Small and medium enterprises (SMEs) in wheat milling, which sell loose and unbranded flour, have been left smarting as consumers gradually shift to packaged and branded flour instead.
To be sure, wheat is one of the largest crops in India and logged a production of 102 million tonnes in agricultural marketing year 2019. About half of the production is purchased in the form of grain while the remainder is processed into flour by wheat mills.
The wheat milling industry logged a compound annual growth rate of 5-6 per cent in revenue in the last three years.
SMEs have a significant share of about 70 per cent in the wheat milling industry, given low entry barriers and relatively low capital-intensity. Stiff competition and limited ability to pass on the rise in wheat prices has historically meant thin operating margins of 2-3 per cent for SME wheat mills.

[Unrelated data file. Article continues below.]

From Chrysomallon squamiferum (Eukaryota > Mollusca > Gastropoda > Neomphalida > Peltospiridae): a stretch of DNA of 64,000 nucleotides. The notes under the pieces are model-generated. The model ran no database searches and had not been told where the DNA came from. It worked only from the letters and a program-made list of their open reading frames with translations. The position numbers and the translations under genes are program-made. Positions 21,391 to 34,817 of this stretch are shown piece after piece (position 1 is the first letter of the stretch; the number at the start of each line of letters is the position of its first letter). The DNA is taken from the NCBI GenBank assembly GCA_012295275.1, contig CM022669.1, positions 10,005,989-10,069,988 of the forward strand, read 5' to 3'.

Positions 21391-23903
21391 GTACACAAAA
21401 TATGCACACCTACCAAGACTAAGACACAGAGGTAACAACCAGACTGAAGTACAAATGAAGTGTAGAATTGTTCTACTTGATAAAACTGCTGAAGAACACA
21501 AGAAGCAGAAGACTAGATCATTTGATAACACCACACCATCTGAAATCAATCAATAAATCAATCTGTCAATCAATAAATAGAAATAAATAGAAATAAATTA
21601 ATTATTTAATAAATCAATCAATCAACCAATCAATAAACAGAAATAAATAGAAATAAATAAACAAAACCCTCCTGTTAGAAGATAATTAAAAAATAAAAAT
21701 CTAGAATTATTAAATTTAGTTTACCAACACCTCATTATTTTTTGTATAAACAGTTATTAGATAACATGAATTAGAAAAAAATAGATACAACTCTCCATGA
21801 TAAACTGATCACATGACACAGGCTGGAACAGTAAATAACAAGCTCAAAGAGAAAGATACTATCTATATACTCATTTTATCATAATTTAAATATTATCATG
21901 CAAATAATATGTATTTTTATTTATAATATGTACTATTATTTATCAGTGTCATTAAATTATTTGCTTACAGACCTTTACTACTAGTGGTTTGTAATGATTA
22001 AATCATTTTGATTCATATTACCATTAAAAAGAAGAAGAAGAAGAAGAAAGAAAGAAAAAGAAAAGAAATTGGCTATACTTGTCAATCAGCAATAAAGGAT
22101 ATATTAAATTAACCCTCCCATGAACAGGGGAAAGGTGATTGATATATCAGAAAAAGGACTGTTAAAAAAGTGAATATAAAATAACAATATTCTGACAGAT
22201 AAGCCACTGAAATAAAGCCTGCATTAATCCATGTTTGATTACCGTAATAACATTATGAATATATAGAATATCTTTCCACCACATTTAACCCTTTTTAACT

Revenue growth is expected to moderate further in fiscal year 2020 as demand tapers. This is mainly because consumers in urban and semi-urban locations are shifting to packaged and branded flour because of the convenience it offers, along with easier availability and a rise in income levels in recent years.
Besides, the biscuit industry, a major consumer of wheat flour, is witnessing a moderation in demand. As a result, SME millers who are contract manufacturers for large biscuit manufacturers are facing the heat. Given all this, no significant capacity addition is expected in the wheat milling industry in the near term.